Young people in the West Midlands and the North West have been among the hardest hit, with local authorities in the West Midlands cutting spending by 71% since 2010/11, while the North West saw cuts of 68%. Local authorities in London, which have faced criticism following the rise in recent knife crime among young people, have cut spending on youth services by 59% since 2010/11.

[Read full article on YMCA website…]

One in 12 young people are working in zero-hours jobs

From Morning Star: Zero-hours contracts have risen to nearly two million in Britain, with one in 12 young people working uncertain hours.

The Office for National Statistics (ONS) said the figures, published today, increased from 1.7m to 1.8m in the year to last November and represents 6 per cent of all contracts.

Of these, the ONS has reported, 901,000 workers are on zero-hours contracts as some are forced to work more than one.

TUC general secretary Frances O’Grady said: “Most people are not on zero-hours contracts by choice. They want the same rights, security and guaranteed hours as other employees.

“More than half of zero-hours contract workers have had jobs cancelled with less than a day’s notice. Zero-hours contracts are a licence to treat people like disposable labour and the government should ban them.”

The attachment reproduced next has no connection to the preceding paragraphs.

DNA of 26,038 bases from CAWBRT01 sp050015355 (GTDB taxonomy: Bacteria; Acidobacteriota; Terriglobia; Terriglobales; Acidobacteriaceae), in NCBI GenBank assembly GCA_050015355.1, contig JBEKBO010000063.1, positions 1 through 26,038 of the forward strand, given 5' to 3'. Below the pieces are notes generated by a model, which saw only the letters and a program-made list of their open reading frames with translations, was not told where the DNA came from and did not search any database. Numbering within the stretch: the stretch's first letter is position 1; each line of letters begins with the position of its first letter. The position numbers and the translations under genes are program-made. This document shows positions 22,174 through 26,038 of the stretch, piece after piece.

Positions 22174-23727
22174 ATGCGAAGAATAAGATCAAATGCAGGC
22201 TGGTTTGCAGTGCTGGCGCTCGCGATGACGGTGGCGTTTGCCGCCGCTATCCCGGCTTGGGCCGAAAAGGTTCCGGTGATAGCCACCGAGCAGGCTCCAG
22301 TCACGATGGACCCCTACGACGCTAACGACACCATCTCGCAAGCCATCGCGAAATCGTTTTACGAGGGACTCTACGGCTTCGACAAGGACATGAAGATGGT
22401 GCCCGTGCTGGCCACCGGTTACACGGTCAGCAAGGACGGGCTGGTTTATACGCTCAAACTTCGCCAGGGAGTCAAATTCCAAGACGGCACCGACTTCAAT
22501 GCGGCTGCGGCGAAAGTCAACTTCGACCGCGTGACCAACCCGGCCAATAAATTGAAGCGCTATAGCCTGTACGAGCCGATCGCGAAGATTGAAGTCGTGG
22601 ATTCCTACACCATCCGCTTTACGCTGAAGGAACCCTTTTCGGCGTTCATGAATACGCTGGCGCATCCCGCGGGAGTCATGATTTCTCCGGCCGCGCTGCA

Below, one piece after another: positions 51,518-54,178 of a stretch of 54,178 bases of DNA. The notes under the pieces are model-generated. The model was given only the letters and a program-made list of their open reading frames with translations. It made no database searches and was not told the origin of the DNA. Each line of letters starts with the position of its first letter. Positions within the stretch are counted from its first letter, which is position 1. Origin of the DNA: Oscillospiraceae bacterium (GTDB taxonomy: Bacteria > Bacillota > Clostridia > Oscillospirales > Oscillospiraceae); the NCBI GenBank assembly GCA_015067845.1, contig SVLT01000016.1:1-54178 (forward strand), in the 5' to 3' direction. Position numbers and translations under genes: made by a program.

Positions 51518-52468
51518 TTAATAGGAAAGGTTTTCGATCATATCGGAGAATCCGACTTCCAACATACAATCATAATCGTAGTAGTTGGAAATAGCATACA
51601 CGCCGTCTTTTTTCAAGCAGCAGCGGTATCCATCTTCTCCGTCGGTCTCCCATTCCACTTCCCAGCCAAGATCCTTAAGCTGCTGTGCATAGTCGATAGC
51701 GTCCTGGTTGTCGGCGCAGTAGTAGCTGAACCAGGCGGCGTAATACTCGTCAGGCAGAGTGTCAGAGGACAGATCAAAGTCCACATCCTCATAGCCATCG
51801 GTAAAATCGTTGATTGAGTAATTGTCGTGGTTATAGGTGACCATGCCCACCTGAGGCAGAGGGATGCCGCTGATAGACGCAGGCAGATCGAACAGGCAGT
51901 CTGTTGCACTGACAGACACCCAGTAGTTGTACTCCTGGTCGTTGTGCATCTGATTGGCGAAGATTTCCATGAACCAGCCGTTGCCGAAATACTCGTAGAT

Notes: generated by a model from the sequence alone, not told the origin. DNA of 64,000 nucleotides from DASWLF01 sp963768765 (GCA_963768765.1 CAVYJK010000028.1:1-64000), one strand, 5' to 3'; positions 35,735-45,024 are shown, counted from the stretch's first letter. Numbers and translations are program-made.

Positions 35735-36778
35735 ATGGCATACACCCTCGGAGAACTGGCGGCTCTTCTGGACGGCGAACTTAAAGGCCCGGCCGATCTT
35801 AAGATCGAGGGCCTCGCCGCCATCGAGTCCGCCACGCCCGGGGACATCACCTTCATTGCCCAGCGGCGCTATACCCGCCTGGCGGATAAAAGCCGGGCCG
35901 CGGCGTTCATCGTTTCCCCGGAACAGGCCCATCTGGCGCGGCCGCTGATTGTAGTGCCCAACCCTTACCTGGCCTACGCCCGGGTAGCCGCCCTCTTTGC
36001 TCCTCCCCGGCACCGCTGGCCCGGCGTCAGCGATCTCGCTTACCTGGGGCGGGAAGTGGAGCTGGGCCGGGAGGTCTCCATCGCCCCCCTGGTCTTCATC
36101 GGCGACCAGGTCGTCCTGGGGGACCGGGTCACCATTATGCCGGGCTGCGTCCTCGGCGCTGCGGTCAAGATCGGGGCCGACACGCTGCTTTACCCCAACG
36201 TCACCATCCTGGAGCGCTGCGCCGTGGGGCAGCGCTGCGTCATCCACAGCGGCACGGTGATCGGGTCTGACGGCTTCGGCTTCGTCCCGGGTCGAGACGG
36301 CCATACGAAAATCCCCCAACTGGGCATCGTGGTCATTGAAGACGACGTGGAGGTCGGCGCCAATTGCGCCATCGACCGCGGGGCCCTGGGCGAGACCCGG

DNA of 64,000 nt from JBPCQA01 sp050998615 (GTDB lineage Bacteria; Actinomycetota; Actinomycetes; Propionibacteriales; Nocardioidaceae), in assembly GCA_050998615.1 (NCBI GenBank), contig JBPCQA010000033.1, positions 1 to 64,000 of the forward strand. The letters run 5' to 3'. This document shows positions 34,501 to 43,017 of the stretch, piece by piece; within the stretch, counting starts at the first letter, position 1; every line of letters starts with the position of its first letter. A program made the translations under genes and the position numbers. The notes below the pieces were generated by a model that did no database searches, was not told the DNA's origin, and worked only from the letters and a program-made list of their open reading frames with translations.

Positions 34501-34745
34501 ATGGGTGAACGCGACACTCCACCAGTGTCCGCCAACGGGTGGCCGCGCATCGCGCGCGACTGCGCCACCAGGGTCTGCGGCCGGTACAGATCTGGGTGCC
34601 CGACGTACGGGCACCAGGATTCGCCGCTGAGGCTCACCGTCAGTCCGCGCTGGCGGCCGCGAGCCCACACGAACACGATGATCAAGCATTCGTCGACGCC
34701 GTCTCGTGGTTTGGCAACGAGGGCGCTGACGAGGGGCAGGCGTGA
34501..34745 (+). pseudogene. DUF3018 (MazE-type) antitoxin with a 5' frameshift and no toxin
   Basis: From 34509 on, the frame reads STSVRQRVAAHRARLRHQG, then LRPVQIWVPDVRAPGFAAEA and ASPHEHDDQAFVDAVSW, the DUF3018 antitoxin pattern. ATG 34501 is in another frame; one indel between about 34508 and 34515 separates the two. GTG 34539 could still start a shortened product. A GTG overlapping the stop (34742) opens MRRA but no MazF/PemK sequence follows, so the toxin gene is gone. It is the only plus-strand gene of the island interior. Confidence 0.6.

[Read full article on Morning Star website…]

Number of zero-hours contracts in UK rose by 100,000 in 2017 – ONS

From The Guardian: The number of zero-hours contracts in use across the UK rose by about 100,000 last year, according to official figures.

The Office for National Statistics, said the number of employment contracts without a minimum number of guaranteed hours increased to 1.8m in the year to November, up from 1.7m in 2016.

People on zero hours contracts are more likely to be young, women, students or those in part-time employment. Although some like the potential flexibility, about a quarter of people want to work more hours, compared with only 7.3% of people in other forms of employment.

A survey from the TUC found more than half of workers on zero-hours contracts have had shifts cancelled less than 24 hours before they were due to begin.

[Read full article on Guardian website…]

Young Britons have never been unhappier, research suggests

From The Guardian: Young people’s happiness across every single area of their lives has never been lower, research by the Prince’s Trust has found.

The charity said the results of its annual UK Youth Index, which gauges young people’s happiness and confidence across a range of areas, from working life to mental and physical health, should “ring alarm bells”.